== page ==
Casting Adrien Brody as Jack Starks
For the lead role of tormented war veteran Jack Starks, Director John Maybury chose Adrien Brody, who won the 2002 Academy Award for Best Actor for his performance in Roman Polanski's The Pianist
-making him the youngest person to ever receive the honor. Prior to The Jacket
, Brody was already well known to Steven Soderbergh, who cast the young Brody in his 1993 film King of the Hill
. "Adrien isn't your archetypal heroic leading man," says Maybury, "but what he brings is an interesting, enigmatic quality to the role. And because he's not the stereotypical hero, there's a more of an edge and more danger to that character, which makes the character's silences much richer and denser. It's what he doesn't say that's interesting."
Brody describes why he was drawn to the part, "What I've done when choosing work," he says, "is to try to find things that continually challenge me and explore different aspects of human nature-either things I have experienced, or that I may not know about. To me, Jack Starks is a clean slate. The role is about who the character is, not where he is from and what his heritage is. Starks is searching for his identity, but is not bound to his past."
While the audience is free to speculate as to whether Starks' out-of-body experiences in the drawer are real or a product of his imagination, Brody's goal was to craft a performance of maximum authenticity. "I have to exist in his world, so I have to make events real and logical for Starks," he explains. "He has no sense of his past, but he has strength and a survival instinct, some of which may be attributed to his military training. And he possesses a quality that a lot of people don't have-to look someone in the eye and expect the truth from them, because he is as honest as he can be. I've tried to tap into the stand-up guy within myself to put that across."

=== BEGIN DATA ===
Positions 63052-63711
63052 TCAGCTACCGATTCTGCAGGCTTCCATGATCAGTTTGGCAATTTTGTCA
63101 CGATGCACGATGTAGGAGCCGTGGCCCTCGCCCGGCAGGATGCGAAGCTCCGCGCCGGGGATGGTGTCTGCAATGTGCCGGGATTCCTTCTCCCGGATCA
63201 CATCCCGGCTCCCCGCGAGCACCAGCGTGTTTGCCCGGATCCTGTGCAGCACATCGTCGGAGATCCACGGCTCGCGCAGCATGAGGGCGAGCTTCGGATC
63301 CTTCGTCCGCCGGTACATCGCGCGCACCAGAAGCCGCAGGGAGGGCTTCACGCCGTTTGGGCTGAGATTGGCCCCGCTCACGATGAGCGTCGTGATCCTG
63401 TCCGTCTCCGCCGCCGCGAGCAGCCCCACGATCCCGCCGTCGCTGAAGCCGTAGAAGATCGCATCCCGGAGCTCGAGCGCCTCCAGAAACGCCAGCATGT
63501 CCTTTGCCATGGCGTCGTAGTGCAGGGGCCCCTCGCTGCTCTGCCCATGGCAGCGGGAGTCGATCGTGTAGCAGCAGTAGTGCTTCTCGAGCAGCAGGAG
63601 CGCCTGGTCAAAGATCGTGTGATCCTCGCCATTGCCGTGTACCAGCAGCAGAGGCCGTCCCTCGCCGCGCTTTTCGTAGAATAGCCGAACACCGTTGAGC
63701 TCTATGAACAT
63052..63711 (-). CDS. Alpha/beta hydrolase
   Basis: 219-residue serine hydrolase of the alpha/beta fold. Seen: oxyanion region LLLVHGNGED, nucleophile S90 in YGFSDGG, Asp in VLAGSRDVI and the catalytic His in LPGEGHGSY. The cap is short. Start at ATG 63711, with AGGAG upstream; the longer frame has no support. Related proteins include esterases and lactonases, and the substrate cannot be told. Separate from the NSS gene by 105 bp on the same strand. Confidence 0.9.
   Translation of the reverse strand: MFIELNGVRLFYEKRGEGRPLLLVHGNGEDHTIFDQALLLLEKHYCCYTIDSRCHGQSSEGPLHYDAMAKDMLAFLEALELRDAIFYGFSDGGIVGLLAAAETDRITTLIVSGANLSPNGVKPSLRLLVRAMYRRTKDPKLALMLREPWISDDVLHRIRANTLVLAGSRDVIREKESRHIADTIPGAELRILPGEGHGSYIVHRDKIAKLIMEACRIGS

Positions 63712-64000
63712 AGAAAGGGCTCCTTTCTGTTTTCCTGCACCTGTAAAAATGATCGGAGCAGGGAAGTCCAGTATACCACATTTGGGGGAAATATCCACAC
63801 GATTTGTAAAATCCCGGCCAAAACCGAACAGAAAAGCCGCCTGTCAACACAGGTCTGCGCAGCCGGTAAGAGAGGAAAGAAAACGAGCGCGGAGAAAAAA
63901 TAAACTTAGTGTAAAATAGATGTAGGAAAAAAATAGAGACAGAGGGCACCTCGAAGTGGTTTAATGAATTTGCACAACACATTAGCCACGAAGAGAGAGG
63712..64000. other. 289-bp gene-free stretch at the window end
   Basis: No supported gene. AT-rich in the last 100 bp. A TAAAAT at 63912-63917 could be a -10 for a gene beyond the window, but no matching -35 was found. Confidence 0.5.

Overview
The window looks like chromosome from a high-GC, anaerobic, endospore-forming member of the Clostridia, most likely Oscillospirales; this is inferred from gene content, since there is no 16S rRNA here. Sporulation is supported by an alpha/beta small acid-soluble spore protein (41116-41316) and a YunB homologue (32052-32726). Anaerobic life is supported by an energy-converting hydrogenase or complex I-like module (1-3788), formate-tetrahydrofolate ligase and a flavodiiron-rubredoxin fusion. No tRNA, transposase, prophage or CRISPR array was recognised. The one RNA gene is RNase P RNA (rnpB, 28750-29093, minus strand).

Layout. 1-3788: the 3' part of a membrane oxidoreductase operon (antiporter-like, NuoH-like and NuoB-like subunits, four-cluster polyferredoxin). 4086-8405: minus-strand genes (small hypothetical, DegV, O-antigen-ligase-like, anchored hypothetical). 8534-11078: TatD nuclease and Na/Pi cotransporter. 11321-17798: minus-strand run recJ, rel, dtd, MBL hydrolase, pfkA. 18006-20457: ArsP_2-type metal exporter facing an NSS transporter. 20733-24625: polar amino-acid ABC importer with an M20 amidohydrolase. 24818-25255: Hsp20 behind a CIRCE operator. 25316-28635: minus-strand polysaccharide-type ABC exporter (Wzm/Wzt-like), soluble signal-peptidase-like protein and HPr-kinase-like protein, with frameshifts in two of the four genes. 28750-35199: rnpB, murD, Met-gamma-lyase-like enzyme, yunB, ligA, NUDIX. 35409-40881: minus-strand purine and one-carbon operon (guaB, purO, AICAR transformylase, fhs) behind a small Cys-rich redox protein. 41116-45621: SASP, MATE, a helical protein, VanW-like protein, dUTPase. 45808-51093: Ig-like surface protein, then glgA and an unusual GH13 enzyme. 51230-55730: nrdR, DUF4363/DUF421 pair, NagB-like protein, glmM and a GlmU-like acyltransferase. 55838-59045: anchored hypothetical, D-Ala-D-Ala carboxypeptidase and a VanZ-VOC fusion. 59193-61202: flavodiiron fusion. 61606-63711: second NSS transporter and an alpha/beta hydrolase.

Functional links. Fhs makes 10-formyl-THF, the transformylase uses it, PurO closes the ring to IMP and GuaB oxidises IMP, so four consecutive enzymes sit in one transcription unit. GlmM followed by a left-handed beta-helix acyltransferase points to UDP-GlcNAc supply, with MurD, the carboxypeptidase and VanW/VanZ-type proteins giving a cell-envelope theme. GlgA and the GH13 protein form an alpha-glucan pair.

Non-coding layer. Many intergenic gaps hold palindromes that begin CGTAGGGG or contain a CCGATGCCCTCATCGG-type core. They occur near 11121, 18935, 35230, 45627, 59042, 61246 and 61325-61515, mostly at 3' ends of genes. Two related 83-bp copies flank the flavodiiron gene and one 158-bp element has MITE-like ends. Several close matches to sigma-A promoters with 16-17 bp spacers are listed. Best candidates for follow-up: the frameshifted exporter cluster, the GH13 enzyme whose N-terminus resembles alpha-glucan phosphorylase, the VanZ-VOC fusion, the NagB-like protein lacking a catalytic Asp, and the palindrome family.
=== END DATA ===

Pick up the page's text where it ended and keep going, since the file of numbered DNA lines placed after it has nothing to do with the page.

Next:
Brody admits that the character's psychological journey was a revelation to him. "Being in a mental institution when he is not insane, but is treated as if he is, and the realization that his experiences there could drive him insane, was shocking to me," he says. "It gave me a greater understanding of how helpless so many people are, as victims of a system which controls them and keeps them down, whether in the military or mental institutions or being incarcerated by poverty." He adds, "There is a possibility that a lot of what happens to Starks is what he sees in those moments before he died-as life flashes before him-elements of the life he led, or the life he wished he had led. But to me, Starks has to live as if, bizarre as it may seem, all these things are happening."
Brody had seen Maybury's film Love is the Devil
, and found it deeply inspirational. "John has an incredible visual creative sense, a highly stylized but still intimate approach that reminds me of my mother's photography," says Brody, whose mother, Hungarian-born photographer Sylvia Plachy, has received numerous awards and accolades for her images. "It's unique. As an actor is it difficult to convey everything about the story, and if a director doesn't share your perspective, then some of your choices won't translate onto the screen. John and I absolutely agreed on the essence of the character and the story. As a director, I've learned a great deal from him. He captures a closeness and intimacy that is sometimes lost in other films. For instance, he'll shoot a close up of eyes in such a dramatic way that is as powerful as a sweeping landscape. That closeness allows the audience to feel they are watching your every emotion without ever being caught."
Like Maybury, Brody was intrigued by the film's absence of a distinct genre identity. " The Jacket
can't easily be defined," he says. "There are fascinating elements-a love story, drama, and moments of horror. It's not a happy story; it's tormented with surreal moments, but in the end it is an amazing love story. Every man wants to have a woman like Jackie by his side-someone who supports you, but at the same time, you can solve their problems and make their life beautiful."
This film information was taken from the film's Official Production Notes.
This film is rated R for violence, language and brief sexuality/nudity.
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